Iranian foreign ministry spokesman has once again highlighted the defensive nature of Iran’s missile program, saying it does not breach any of the UN Security Council resolutions.
“The issue of the Iranian missile [program] is an entirely defensive and deterrent matter and in no way contravenes Resolution 2231,” said Foreign Ministry Spokesman Bahram Qassemi in his weekly press briefing on Monday.
Resolution 2231 was adopted by the UNSC in July 2015 to endorse a nuclear agreement between Iran and six other countries, the so-called P5+1.
The UNSC document terminated the provisions of seven previous UNSC resolutions against Iran, some of which had imposed restrictions on Iranian missile activities. Such activities are not prohibited under the newer document, which merely calls on Iran “to refrain from any activity related to ballistic missiles designed to be capable of delivering nuclear weapons.”
Iran says it has no such warheads and no such missiles. It has put its nuclear program under enhanced international monitoring as part of the nuclear deal. And Iranian compliance with the deal has been consistently verified by the International Atomic Energy Agency (IAEA). Yet, the United States, a party to the agreement, has attempted to portray Iranian missile tests as a violation of the resolution.
While it has failed to get other countries on board, in main part because the text of the resolution is unambiguous, Washington has not stoppedclaiming that the Iranian missile program breaches Resolution 2231.
Such claims, Qassemi said in his Monday presser, were “unwarranted” and were “often made because of… [the accusers’] ill will toward Iran’s might, particularly its defensive power.”
Responding to a question about the potential violations of the nuclear deal by the US, Qassemi said Iranian decisions on whether violations had occurred rested with the high-level Supervisory Board that has been formed to monitor the implementation of the deal, officially known as the Joint Comprehensive Plan of Action (JCPOA).
He said decisions in that regard were technical and the Supervisory Board would be making relevant comments in the due time.
Iran and the P5+1 countries (Russia, the US, the UK, China, Britain, and France) reached the JCPOA on July 14, 2015 and began implementing it in January 2016.
Iran has been complaining that the US, under the administration of its new president, has been seeking to sabotage international trade with Iran. This is while according to the deal, the US must “refrain from any policy specifically intended to directly and adversely affect the normalisation of trade and economic relations with Iran.”
The US has also imposed sanctions on Iran over the country’s missile activities, including most recently on July 28.
Qassemi said that Iran and the US harbored mistrust of one another and that the recent measures adopted by Washington further deepened Tehran’s mistrust.
‘Banking difficulties persist’
A reporter asked Qassemi what measures had been taken to end banking restrictions on Iran.
He explained that certain difficulties still existed because of various technical and political reasons.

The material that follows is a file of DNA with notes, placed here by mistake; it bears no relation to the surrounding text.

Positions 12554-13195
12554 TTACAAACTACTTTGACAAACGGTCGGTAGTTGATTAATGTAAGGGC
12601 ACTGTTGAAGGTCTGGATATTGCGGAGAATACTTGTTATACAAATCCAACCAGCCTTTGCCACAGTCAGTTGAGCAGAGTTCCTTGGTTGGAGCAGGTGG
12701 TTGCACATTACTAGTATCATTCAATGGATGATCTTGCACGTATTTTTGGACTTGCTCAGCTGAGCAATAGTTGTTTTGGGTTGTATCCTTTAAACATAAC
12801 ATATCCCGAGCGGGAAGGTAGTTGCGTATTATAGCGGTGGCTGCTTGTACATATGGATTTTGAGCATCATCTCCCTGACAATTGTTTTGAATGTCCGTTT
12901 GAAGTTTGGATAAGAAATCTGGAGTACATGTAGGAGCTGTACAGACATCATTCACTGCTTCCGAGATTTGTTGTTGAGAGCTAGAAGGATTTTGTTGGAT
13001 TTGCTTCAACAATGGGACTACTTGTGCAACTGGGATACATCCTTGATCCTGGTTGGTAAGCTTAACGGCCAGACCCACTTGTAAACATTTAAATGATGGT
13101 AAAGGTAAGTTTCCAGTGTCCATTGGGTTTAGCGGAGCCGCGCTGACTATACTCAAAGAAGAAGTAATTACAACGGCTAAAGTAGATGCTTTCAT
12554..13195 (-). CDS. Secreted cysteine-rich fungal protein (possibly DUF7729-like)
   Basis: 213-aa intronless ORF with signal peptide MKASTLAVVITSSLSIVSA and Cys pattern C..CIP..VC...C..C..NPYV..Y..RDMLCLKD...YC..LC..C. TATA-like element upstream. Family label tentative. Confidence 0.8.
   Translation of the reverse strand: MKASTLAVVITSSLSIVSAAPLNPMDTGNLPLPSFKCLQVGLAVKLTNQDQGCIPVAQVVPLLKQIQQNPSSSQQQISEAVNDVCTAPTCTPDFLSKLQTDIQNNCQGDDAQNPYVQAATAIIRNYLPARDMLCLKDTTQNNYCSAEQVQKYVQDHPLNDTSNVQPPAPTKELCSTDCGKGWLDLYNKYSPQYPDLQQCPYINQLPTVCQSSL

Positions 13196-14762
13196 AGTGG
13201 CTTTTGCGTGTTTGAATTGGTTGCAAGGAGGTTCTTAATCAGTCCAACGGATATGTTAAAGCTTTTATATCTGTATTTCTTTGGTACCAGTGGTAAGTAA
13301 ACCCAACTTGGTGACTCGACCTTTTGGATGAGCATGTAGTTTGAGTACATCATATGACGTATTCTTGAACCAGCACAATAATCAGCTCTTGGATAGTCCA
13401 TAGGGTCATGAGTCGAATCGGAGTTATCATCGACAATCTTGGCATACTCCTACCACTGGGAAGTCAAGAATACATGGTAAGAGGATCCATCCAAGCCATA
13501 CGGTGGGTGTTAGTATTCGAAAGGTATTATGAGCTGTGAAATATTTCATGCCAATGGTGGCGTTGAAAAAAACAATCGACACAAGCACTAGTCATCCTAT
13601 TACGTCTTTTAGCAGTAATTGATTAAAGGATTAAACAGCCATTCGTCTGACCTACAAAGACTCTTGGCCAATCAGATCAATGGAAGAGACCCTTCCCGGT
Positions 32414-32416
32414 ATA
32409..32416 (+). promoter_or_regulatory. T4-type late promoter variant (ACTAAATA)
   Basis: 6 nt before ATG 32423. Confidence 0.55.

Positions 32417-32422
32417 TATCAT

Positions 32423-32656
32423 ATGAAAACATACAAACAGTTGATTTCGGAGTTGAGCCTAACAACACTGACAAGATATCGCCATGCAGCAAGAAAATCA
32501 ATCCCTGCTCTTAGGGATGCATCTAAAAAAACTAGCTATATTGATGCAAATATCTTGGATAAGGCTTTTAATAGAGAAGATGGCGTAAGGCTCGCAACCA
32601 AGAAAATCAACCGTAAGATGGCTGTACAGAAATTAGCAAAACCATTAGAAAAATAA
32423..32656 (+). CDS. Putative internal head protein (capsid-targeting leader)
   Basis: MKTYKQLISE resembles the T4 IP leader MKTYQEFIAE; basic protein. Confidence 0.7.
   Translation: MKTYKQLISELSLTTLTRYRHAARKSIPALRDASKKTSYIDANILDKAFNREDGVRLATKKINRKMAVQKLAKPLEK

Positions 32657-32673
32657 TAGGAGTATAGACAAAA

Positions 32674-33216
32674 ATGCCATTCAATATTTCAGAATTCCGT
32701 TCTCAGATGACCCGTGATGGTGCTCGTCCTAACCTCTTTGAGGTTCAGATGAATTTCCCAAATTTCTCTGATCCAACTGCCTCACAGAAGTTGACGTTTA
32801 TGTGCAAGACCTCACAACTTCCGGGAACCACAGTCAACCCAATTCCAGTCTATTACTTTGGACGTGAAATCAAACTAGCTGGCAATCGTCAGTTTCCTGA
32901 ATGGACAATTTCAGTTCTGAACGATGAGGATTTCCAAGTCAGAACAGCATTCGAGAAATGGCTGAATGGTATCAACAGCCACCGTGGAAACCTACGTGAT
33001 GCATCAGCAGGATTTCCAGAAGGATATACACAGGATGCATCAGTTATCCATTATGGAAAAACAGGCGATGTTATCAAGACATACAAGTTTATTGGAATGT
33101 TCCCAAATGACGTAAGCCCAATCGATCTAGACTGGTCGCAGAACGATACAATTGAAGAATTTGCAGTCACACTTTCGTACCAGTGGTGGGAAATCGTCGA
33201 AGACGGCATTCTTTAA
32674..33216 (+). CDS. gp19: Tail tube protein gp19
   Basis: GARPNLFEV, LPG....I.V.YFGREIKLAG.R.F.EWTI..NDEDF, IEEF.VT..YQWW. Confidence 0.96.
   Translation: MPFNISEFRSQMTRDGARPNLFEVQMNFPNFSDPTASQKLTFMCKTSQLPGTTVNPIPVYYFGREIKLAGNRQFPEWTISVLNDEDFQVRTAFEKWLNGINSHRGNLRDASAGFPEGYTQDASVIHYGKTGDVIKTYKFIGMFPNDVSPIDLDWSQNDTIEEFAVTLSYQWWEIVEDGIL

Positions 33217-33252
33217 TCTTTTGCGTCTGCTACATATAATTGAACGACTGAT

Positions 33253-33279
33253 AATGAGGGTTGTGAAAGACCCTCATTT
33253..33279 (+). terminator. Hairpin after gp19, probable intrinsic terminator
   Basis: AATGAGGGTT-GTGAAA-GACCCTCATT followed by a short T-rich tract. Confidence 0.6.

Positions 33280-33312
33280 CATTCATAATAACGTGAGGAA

“Problems with big banks are still there,” he acknowledged, adding that “active economic diplomacy” was needed to facilitate banking transactions involving major banks.
‘Iran not delaying Saudi delegation’s visit’
The Iranian Foreign Ministry spokesman also rejected media reports that Iran has been behind a delay in the planned trip by a Saudi Arabian delegation to the country to visit the sites of Saudi Arabia’s former diplomatic perimeters.
He said visas had been issued for the Saudi delegates long before, and they were scheduled to arrive on a private jet. A permit had been issued for the flight at short notice but the Saudis could not be immediately notified because there were no direct communication channels, hence the delay, Qassemi said.
“They can travel to Tehran whenever they decide to,” he said of the Saudi delegates. “There is no prohibition on their visit.”
Iran, in the meanwhile, was awaiting the issuance of visas for its own delegation, which he said was due shortly.
Saudi Arabia severed its diplomatic relations with Iran in January 2016. Saudi Arabia had just executed a prominent Shia cleric back then, and protests were staged in front of the Saudi diplomatic premises in the cities of Tehran and Mashhad over the killing. A number of individuals attacked the two perimeters while they were vacant and caused some damage.
The attackers were arrested by Iran and received prison terms. But relations have remained tense.
‘Iran holds superior status in region’
Qassemi said the huge turnout by foreign officials in the recent inauguration ceremony of President Hassan Rouhani signified “the world’s new approach toward Iran.”
Senior representatives, including presidents and prime ministers, from 105 countries and nine international organizations took part in the inauguration ceremony on Saturday.
Qassemi said the participation of that many officials was “a clear signal of the defeat of the policy of Iranophobia. And one could say we hold a superior position in the region.”
‘Sadr entitled to his opinion’
Qassemi was asked about a recent visit by Iraqi cleric Mudtada Sadr to Saudi Arabia and anti-Iran remarks he reportedly made after the trip.
The Iranian spokesman said trips by Iraqi figures were an internal Iraqi matter.
He added that Sadr could express his opinions, but, “one should not take seriously the comments he has made about Iran.”
He said mistakes might have been made in reporting or translating Sadr’s remarks and said he hoped no such things had actually been said.